|Review by: Moira Richards||
By Elayne Clift
Croning Tales comprises twenty-two short stories by Elayne Clift. The volume was first published as a collection in 1996 but almost half of the stories were published individually over the preceding eight years in various magazines and anthologies. One of the earliest was prizewinner in a writing competition.
As if patriarchal discourse did not have enough derogatory terms of its own with which to denote women, it has also laid claim to a number of neutral woman-words. It has taken a word such as "crone," for instance, that meant nothing more than "old-woman" and has overlaid it with a myriad of misogynist connotations -- "ugly," "evil," "redundant," and so on. Clift prefaces her collection with an explanation of its title, and she subverts the work of patriarchy and reclaims the term "crone" by pointing to some of the positive connotations that "crone" or "old woman" might have attracted in a pre-patriarchal world -- "wise," venerable," "experienced." Elayne discovered, shortly before her own fiftieth birthday, that she too had become such a crone, and this is a book that celebrates croning at all ages, for none would boast that they have no more wisdom to learn, and none are too young to begin their collection of little wisdoms that will ultimately earn them the respected title of "Crone."
Elayne Clift's collection of stories encompasses the gems of knowledge that women acquire by learning things about themselves, and also those that come through their knowledge of other people around them. Twenty-two women in twenty-two different phases of women's lives, and in each story a woman earns a smaller or bigger piece of wisdom. Some of the women put their little gem to work for herself immediately, others store it safely away for future use.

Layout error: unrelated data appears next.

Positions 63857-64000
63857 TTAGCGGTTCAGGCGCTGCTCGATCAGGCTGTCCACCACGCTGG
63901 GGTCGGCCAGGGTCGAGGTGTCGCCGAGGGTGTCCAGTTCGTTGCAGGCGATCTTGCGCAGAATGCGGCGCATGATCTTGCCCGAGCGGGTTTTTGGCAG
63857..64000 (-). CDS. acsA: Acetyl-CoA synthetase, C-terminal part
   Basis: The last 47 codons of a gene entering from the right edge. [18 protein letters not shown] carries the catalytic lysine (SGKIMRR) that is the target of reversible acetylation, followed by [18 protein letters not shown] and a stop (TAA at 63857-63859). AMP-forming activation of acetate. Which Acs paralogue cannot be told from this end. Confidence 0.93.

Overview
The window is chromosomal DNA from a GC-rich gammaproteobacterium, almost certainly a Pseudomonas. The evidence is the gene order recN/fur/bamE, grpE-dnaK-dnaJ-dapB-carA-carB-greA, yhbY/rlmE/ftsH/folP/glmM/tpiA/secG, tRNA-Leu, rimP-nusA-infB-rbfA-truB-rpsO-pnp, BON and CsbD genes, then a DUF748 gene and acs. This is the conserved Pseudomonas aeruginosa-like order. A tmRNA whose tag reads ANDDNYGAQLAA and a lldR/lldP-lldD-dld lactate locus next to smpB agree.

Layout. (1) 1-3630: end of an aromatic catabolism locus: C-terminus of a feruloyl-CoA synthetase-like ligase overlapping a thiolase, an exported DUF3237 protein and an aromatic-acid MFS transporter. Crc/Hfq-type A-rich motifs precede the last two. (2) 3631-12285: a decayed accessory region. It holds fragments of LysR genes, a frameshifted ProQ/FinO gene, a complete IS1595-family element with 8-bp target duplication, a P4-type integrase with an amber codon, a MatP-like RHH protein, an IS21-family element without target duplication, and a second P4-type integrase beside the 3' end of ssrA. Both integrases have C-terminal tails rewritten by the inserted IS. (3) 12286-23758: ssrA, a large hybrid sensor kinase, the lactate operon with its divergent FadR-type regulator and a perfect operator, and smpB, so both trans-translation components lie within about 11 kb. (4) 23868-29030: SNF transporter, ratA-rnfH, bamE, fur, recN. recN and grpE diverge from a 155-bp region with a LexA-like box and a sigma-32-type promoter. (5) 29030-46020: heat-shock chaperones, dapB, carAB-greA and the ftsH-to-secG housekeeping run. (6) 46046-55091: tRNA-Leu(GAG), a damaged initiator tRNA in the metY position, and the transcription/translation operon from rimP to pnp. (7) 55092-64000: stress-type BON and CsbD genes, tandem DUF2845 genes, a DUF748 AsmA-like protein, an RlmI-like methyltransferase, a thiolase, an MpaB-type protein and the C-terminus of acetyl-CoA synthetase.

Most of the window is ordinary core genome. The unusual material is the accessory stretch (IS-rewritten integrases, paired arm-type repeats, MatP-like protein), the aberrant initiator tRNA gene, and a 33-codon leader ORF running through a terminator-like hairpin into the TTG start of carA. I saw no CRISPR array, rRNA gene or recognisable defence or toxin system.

There are the women who learn at last, how to stand up to an abusive or manipulative husband, and the woman who repays an exploitative Mr. Wrong in the most wickedly satisfying way. There is the lonely grandmother who takes the first tentative steps into a new friendship.
Other stories tell about women who reach into their store of wisdoms to help them through a current crisis, some show the high price that is oft-times paid to earn these wisdoms, and one comic story admits that some of the wise things that we learn, come to us more by good luck than by any just desert of our own.
And of course, there are tales about the fine old crones who relish the woman that she has grown to be, and enjoy her without apology or compromise -- as I am sure, will the reader.